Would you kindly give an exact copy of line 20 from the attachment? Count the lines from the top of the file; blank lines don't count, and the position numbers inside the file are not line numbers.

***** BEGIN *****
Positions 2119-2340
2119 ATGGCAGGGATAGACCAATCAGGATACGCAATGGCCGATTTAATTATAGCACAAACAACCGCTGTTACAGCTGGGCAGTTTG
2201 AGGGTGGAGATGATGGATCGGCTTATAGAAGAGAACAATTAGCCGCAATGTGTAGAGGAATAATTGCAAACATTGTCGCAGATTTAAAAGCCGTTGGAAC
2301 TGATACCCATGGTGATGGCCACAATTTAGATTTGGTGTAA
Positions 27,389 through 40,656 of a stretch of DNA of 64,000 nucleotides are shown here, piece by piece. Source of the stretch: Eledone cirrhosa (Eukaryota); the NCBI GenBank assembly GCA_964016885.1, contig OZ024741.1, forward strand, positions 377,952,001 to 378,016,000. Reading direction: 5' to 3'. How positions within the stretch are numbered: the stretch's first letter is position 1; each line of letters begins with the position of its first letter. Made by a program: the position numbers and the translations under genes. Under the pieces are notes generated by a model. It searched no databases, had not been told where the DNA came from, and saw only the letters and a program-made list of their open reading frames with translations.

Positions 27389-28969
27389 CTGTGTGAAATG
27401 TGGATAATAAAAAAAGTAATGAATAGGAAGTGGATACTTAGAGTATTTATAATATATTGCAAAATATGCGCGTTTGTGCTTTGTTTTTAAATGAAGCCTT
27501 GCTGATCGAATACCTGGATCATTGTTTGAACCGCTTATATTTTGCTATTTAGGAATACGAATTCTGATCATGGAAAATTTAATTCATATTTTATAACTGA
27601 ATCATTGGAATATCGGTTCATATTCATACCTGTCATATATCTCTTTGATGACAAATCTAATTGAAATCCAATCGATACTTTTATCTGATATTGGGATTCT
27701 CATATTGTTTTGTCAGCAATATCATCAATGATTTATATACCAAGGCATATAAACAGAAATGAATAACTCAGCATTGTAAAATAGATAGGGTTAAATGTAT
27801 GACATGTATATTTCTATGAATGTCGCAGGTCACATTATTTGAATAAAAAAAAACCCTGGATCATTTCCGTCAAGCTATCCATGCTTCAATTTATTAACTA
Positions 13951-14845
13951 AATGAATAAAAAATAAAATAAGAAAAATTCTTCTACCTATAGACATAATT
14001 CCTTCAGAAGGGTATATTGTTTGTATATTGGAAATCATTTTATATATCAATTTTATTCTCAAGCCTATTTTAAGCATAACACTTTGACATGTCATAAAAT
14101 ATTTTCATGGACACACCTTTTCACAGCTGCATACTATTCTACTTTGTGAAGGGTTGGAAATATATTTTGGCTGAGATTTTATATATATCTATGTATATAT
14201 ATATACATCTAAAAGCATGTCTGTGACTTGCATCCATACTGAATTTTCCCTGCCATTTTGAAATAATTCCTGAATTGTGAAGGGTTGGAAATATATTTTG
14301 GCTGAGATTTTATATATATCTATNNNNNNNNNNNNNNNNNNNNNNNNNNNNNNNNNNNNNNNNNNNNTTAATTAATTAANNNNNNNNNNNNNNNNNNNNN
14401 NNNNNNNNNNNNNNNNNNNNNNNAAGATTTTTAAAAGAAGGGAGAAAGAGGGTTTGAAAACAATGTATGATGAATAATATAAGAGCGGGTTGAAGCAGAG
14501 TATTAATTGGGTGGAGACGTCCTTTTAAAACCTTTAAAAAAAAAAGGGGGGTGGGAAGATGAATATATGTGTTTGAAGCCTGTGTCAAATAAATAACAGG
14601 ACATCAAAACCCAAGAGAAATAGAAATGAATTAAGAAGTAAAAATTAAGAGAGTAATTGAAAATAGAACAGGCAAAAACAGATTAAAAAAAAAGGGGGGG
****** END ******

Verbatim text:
14501 TATTAATTGGGTGGAGACGTCCTTTTAAAACCTTTAAAAAAAAAAGGGGGGTGGGAAGATGAATATATGTGTTTGAAGCCTGTGTCAAATAAATAACAGG